Bear in mind that these payout rates come after Spotify has taken its 30% of the pie. So our equation will be a bit simpler this time around.

Once again, let’s assume that we’re dealing with the same artist, and that artist is still capable of “selling” 10,000 copies of their debut album.

But this time, we’ll assume that for each sale, instead of purchasing a physical album or download, fans simply listen to that album on Spotify as many times as they would have if they had bought it instead.

Here’s where things get tricky and we have to start making somewhat shakier assumptions. Specifically: How many times have you listened to the albums you’ve bought, on average?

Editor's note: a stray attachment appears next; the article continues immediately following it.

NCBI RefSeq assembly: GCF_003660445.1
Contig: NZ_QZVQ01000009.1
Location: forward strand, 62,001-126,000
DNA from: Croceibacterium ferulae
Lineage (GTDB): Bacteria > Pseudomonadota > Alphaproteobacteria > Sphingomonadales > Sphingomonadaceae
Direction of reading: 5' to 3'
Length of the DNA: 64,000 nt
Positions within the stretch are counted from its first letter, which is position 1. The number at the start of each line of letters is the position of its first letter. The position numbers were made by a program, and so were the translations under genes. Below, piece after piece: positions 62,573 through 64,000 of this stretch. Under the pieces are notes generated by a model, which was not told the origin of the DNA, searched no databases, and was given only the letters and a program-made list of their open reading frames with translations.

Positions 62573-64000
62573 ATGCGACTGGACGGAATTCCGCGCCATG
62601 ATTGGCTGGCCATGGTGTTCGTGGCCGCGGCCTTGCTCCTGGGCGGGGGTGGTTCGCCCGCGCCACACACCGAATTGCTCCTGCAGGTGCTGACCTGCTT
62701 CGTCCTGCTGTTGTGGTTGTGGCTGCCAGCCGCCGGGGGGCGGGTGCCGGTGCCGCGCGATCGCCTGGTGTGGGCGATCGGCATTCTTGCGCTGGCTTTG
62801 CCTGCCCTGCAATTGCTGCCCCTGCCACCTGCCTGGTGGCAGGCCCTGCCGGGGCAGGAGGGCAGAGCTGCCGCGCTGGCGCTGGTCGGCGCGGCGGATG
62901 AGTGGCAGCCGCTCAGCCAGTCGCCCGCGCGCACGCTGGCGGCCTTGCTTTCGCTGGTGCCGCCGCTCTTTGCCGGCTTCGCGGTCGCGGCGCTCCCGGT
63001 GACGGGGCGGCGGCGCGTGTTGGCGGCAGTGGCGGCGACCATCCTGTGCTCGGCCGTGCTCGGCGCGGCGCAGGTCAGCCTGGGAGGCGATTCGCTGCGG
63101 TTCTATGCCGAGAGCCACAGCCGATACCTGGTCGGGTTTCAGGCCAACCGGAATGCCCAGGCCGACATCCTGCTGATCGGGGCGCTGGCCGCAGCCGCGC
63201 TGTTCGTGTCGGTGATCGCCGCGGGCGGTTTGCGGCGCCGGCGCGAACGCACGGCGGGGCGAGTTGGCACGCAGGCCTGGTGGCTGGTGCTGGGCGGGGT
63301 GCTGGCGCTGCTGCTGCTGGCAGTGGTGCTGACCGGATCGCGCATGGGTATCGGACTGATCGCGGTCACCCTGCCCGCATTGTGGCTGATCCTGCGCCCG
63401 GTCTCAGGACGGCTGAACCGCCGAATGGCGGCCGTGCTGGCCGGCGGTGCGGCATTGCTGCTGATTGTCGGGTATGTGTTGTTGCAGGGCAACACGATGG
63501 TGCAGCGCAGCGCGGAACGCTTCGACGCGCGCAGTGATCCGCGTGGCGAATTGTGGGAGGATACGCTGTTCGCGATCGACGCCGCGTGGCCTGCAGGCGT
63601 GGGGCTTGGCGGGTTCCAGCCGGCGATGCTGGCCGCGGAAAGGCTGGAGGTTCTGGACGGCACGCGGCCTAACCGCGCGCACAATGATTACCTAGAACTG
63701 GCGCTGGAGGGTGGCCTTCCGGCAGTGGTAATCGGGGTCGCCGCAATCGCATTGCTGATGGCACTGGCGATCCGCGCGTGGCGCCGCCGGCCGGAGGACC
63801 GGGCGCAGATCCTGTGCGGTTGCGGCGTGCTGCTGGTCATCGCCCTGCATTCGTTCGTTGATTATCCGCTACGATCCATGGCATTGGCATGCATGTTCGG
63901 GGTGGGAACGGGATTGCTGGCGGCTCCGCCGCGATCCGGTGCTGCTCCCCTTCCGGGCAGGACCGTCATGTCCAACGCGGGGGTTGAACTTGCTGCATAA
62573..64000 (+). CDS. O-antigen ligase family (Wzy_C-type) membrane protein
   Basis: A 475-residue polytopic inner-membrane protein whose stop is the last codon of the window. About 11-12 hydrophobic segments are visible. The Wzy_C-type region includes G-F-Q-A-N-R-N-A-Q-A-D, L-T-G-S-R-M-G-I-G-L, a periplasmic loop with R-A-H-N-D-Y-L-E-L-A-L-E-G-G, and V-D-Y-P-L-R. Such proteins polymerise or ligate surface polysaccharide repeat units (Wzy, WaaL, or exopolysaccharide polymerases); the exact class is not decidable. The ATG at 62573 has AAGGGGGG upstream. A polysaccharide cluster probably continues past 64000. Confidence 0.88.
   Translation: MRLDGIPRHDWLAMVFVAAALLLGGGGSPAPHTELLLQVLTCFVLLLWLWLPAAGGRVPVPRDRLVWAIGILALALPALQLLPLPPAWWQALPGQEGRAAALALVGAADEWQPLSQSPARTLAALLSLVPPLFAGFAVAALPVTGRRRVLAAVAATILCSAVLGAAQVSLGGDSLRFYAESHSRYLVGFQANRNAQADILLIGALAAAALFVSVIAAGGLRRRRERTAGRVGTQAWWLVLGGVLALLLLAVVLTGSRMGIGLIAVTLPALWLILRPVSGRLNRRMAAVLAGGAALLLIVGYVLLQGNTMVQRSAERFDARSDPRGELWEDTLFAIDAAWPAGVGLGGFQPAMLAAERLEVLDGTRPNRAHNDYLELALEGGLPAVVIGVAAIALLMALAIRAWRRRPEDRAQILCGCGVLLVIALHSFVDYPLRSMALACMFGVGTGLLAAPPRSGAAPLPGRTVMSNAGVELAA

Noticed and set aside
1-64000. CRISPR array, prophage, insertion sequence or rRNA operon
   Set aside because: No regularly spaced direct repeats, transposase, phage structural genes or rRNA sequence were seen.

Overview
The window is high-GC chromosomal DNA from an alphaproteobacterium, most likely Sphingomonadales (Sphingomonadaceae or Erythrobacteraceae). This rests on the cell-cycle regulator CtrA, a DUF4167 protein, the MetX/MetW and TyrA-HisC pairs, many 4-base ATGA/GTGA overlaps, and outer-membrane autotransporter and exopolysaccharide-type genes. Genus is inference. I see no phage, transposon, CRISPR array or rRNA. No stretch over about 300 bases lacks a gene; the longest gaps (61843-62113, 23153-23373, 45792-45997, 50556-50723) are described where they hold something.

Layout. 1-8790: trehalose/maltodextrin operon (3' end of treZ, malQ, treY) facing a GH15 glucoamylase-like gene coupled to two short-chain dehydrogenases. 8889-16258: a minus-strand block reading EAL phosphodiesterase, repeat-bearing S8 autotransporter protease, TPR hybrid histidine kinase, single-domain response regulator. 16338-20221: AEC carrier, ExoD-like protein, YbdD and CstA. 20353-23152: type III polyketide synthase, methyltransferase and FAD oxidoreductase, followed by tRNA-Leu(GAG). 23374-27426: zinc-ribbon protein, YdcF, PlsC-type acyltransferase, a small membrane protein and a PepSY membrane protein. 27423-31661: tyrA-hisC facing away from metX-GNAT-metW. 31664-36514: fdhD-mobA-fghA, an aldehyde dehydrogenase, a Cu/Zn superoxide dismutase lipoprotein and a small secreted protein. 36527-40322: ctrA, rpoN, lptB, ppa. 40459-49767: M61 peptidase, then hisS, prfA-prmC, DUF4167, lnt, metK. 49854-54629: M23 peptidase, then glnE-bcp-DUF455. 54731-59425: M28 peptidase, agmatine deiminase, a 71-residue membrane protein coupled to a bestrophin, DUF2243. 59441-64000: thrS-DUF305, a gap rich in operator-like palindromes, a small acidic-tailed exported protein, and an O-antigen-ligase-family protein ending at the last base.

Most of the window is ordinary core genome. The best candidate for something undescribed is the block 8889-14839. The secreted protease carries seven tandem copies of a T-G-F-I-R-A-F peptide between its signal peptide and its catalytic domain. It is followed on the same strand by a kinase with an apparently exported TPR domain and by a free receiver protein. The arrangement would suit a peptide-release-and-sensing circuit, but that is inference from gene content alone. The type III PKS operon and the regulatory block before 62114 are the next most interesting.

For some of us, there are albums we’ve bought and listened to hundreds of times. Other times, we’ve purchased records and only listened to them a handful of times.

When I ask my college classes this question, they most commonly determine that something like “10 times” is a pretty fair assumption to make when you average it all out.

This has the added benefit of being a nice and easy number to work with, but if you think you have a better assumption, feel free to fill it in. In the meantime, let’s break it down using this figure:

10,000 fans x 10 songs x 10 listens each = 1,000,000 total plays
Now, let’s fill in our $0.0075 per play figure:

1,000,000 total plays x $0.0075 = $7,500
Then, assuming the artist is still on an indie label with a 50/50 split:

$7,500 – 50% = $3,750.
Ouch. This is almost 10x less than under the album sales model.